The thought of such dramatic turbulence made me shudder. And yet, what kept nagging at my husband and me was that in years of travel, we’d never come across anyone who regretted the decision to go to Antarctica. Travelers referred to Antarctic experiences in superlatives. Assuming they knew something we didn’t, we finally signed up.
Our choice was Overseas Adventure Travel (OAT), which is linked to Grand Circle Cruise Line (GCCL). We would be part of their next-to-last journey for the Antarctic summer of 2018-19, putting us in the last part of January 2019 and first few days of February.
Standard trips like ours include significant preparation. Many months prior to our departure date, we received serious-sounding medical forms for our physicians to fill out before we were deemed fit enough for the adventure. The small ship's crew includes a physician, but we’re told access to anything other than rudimentary medical care is impossible (getting to a medical facility takes two days). We’re also required to have emergency evacuation insurance of at least $50,000.
A few months ahead of time, we’re sent big red parkas and informed we’ll need waterproof pants and waterproof gloves. After boarding the ship, we will be issued neoprene boots because landings in Antarctica are wet landings.
Again and again, we’re reminded there’s wisdom in dressing in layers, particularly two pairs of socks for the boots. Strong sunscreen and polarized sunglasses are absolute necessities. (Note: We find ourselves rejoicing to live where people ice fish and sporting goods stores stock waterproof paraphernalia that’s also warm.)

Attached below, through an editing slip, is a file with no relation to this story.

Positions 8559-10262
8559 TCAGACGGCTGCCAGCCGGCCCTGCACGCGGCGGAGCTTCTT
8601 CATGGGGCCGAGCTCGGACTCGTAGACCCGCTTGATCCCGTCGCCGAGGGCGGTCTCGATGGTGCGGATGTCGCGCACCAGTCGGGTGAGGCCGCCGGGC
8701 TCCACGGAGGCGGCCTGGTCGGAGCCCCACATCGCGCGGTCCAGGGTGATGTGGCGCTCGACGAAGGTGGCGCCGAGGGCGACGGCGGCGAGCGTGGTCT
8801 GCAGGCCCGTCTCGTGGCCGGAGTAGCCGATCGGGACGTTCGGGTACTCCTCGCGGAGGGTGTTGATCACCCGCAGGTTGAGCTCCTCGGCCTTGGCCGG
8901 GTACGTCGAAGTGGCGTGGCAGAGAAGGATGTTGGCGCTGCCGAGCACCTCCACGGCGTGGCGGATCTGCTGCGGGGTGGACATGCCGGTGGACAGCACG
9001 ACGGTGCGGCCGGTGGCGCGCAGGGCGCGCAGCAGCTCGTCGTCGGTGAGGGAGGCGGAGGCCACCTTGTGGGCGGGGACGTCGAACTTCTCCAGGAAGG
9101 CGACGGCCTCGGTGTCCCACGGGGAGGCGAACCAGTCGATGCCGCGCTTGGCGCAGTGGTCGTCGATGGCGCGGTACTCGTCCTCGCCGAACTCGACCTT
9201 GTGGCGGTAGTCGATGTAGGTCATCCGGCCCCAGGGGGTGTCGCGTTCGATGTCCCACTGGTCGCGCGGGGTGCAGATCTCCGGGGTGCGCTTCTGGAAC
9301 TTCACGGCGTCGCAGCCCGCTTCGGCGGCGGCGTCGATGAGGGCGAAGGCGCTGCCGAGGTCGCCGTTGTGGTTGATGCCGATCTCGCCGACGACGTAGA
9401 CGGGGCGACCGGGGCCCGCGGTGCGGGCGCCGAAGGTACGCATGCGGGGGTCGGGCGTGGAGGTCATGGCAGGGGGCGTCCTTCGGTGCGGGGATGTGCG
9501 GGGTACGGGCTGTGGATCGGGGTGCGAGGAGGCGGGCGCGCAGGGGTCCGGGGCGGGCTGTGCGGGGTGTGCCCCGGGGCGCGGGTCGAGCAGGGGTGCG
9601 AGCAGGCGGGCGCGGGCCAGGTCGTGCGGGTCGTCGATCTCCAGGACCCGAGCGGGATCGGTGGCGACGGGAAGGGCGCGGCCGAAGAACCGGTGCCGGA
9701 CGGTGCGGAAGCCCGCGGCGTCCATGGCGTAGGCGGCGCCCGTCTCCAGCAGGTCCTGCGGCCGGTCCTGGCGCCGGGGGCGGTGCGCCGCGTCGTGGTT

Any activity in the Antarctic is tightly controlled. The International Association of Antarctica Tour Operators (IAATO) adheres to strict rules. The number of people allowed ashore at one time from small ships is limited and large cruise ships simply aren’t permitted. Nothing can be left ashore or removed from it.
Antarctica is a continent, but it is not a country. All laws and protocols are governed by the Antarctic Treaty of 1959, which was signed by 12 countries, including the U.S. Updated over the years, it has become known as the Antarctic Treaty System with several dozen more nations involved.
By treaty, Antarctica is “a zone of peace and science.” Ten nations have permanent bases in Antarctica, and 19 nations conduct research during the summer months. However, no human being has a permanent address in Antarctica.